[Read more session reports and updates from the 14th Internet Governance Forum]
The workshop had three main aims, as explained by workshop organisers Ms Julia Schuetze (Stiftung Neue Verantwortung) and Ms Kate Saslow (Stiftung Neue Verantwortung):
- First, to discuss how it can be ensured that cybersecurity focuses on the digital safety and security of people instead of focussing on national security.
- Second, to identify strategies to increase the cybersecurity awareness of individuals by looking at specific case scenarios.
- Third, to identify some challenges and best practices regarding human rights-centred cybersecurity training.
One of the key questions, according to Mr Daniel Mossbrucker (Journalist and Digital Security Trainer, DW Academy), is why people who have digital security training do not employ their skills in practice and do not adjust their own online habits.
Additional challenges include the issue of trust when it comes to introducing new proprietary software, compared to the software that people use daily and are comfortable with. Another issue, according to Mr Farhan Janjua (Civil Society, Asia-Pacific Group), is low technical expertise to manage and deploy IT at the local level. Janjua also highlighted a lack of interest in matters relating to privacy as a challenge. The belief that privacy is only an issue when someone has something to hide persists. Janjua argued that more capacity development and training are needed to address this misconception.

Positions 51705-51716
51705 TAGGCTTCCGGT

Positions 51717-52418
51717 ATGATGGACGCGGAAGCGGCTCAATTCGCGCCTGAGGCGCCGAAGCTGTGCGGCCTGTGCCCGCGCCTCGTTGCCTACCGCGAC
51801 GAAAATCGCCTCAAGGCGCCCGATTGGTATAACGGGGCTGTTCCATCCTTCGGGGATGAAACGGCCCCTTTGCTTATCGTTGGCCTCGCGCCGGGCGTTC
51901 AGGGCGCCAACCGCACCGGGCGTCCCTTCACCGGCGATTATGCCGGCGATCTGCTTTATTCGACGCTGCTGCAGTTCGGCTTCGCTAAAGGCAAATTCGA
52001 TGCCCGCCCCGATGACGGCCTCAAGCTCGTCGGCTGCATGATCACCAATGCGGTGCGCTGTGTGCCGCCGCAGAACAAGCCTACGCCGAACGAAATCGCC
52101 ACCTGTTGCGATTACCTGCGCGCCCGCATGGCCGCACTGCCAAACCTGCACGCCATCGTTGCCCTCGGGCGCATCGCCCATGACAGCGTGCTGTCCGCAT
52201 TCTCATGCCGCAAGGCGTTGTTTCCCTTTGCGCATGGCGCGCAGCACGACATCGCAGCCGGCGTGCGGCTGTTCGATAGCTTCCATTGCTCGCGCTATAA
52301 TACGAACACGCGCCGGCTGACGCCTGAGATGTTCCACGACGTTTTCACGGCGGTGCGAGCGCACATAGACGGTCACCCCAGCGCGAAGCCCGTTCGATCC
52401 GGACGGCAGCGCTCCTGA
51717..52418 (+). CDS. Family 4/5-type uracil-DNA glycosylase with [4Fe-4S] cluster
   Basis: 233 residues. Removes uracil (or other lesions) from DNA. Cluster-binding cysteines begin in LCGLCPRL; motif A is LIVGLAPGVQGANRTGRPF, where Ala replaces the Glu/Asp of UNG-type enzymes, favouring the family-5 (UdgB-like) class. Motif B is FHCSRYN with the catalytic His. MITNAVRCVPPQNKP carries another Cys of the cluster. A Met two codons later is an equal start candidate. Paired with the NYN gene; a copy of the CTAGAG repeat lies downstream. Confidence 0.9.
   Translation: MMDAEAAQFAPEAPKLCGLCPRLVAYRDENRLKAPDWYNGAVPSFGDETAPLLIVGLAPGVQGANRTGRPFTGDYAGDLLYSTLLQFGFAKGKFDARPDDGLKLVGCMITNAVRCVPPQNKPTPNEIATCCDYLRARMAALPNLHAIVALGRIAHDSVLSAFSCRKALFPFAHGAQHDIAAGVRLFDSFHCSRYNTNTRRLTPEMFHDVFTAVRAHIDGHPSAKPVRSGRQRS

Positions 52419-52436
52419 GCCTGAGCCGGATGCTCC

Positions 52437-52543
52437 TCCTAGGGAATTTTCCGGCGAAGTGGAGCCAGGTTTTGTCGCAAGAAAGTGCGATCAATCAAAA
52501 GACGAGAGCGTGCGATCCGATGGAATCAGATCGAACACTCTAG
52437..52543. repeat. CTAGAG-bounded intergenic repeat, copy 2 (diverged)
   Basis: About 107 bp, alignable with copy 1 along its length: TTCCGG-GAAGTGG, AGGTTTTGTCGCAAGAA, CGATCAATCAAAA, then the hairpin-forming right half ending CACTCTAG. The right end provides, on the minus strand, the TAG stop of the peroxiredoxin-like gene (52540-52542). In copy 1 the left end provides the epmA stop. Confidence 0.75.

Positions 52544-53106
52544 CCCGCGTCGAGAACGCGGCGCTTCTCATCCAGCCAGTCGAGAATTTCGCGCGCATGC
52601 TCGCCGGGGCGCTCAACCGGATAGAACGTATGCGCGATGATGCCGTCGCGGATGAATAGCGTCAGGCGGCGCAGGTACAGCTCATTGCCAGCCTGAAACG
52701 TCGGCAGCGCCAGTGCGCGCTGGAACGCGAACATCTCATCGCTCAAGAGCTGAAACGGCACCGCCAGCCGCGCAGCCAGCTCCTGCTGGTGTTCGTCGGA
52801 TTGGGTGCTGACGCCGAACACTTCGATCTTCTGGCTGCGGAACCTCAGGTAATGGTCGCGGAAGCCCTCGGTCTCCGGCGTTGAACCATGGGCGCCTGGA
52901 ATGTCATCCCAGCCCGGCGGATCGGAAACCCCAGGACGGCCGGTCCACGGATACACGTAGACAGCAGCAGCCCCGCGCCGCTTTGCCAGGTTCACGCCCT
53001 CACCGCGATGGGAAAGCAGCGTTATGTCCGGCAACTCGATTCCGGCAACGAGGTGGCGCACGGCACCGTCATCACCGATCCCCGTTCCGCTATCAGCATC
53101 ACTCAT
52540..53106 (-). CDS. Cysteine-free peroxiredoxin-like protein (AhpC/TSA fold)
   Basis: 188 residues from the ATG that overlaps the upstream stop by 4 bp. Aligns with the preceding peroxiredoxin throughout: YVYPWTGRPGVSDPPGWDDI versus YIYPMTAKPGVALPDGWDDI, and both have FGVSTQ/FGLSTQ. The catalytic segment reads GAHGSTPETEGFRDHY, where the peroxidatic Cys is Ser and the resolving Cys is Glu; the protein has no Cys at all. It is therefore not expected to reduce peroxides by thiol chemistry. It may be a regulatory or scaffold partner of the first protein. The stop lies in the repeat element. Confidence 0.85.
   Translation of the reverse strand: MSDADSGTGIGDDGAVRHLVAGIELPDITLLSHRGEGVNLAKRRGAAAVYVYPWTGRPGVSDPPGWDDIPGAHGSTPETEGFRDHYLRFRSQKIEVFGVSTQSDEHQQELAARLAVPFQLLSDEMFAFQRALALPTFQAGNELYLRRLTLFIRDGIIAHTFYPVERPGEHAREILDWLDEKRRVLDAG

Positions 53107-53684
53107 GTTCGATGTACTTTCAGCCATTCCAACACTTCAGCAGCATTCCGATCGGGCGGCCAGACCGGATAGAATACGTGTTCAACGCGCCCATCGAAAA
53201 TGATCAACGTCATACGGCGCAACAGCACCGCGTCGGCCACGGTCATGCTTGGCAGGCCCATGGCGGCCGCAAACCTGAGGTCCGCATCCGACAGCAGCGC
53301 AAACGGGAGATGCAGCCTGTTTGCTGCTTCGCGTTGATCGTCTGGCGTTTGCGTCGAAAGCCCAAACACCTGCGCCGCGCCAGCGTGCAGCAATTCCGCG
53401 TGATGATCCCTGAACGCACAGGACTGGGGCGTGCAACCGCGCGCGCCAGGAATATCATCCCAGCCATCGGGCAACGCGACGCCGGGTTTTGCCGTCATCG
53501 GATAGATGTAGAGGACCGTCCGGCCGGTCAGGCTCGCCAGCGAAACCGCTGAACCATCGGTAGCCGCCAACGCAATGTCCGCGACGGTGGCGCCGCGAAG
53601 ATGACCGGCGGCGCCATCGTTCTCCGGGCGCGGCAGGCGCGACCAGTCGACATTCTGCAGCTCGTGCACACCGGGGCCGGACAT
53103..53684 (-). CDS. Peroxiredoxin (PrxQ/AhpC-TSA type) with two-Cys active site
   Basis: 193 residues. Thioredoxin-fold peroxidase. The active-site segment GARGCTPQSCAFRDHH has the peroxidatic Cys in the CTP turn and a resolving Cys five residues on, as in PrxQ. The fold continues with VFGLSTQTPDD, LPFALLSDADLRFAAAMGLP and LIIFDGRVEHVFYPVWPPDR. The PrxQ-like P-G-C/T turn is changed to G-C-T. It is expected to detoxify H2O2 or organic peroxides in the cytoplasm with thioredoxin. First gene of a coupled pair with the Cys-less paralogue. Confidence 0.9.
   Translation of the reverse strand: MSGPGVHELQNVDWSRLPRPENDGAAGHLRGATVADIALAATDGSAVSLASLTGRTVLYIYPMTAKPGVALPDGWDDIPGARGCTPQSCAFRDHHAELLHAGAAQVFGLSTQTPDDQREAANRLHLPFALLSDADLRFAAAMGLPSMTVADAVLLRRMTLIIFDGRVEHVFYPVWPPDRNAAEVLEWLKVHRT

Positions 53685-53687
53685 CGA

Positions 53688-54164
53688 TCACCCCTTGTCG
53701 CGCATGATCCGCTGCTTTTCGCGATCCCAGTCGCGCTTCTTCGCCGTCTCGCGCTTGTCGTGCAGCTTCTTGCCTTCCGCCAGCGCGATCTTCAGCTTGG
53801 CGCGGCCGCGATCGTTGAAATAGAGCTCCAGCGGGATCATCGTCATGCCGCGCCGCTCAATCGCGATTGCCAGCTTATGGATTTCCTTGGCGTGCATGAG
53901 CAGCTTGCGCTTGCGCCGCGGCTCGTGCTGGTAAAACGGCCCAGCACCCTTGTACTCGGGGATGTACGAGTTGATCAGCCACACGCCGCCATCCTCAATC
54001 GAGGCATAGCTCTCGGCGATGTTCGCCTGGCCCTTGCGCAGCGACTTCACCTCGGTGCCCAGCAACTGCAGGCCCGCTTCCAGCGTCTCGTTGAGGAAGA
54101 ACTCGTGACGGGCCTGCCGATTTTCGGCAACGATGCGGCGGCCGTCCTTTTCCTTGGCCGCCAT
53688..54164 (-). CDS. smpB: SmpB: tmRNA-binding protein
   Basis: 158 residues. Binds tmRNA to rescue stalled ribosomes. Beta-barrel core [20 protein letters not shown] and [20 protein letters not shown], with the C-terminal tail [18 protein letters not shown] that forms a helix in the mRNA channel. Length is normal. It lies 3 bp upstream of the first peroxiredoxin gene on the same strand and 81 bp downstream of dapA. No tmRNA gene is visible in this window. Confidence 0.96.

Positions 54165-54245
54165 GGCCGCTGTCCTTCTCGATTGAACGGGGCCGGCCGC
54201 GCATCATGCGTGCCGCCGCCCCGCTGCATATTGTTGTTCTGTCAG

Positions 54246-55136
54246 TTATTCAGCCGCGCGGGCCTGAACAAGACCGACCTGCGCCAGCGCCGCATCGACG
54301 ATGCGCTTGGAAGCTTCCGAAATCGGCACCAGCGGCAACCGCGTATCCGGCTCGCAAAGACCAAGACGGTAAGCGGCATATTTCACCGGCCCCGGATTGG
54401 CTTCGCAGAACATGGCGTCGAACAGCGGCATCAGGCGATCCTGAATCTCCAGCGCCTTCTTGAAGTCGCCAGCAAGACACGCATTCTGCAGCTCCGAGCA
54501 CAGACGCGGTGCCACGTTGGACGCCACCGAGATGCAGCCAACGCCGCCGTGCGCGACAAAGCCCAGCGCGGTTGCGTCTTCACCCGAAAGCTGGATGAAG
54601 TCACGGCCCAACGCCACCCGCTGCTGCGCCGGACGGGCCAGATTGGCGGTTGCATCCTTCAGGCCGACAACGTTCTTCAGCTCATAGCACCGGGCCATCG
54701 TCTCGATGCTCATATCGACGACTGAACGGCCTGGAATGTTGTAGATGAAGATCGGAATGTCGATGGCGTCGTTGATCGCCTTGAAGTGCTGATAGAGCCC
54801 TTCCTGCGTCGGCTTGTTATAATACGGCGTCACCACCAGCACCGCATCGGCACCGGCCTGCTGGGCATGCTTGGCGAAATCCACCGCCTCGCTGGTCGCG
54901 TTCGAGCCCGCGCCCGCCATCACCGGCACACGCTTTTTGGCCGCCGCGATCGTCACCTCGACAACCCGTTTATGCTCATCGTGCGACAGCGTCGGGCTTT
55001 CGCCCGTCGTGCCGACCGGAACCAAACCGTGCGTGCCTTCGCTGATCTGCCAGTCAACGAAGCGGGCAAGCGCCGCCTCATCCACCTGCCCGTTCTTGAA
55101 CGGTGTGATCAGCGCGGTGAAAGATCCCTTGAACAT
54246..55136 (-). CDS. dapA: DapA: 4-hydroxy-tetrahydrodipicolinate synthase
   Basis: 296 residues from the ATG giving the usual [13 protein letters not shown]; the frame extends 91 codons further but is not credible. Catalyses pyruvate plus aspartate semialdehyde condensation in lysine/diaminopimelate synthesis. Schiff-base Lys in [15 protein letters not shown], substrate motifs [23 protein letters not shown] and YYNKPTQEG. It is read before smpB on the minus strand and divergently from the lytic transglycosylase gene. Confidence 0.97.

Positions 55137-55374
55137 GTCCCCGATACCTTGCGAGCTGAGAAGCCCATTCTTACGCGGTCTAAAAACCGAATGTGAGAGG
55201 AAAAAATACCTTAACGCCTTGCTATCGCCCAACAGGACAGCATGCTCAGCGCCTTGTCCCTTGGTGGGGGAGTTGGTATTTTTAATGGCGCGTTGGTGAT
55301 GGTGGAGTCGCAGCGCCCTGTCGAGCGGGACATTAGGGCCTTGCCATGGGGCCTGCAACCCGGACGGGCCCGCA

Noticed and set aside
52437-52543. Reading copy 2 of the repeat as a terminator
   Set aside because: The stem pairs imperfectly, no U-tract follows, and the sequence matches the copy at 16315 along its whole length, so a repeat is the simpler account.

At the same time, it is also important to look at the challenges that might arise between the grant giver and the local implementer, especially in the context of development co-operation. Mr Gbenga Sesan (Executive Director, Paradigm Initiative Nigeria) argued that particular problems arise when organisations that award a grant do not do research beforehand to find out whether local implementers have the human rights and cybersecurity knowledge and skills needed to carry out the project. He identified a mismatch in the priorities of the donor and the local actors as another area for attention. In proposing solutions, Sesan reiterated that the donors need to research whether the local staff has the capacity to implement the initiative and that project support should match demonstrated needs so as not to result in a mismatch of desired outcomes.
After these initial inputs, the session divided into smaller break-out groups to discuss various scenarios related to human rights-centred cybersecurity training and identify both challenges and solutions. In the discussion, best practices related to the protection of the privacy of individuals and freedom of expression stood out.
By Jacob Odame-Baiden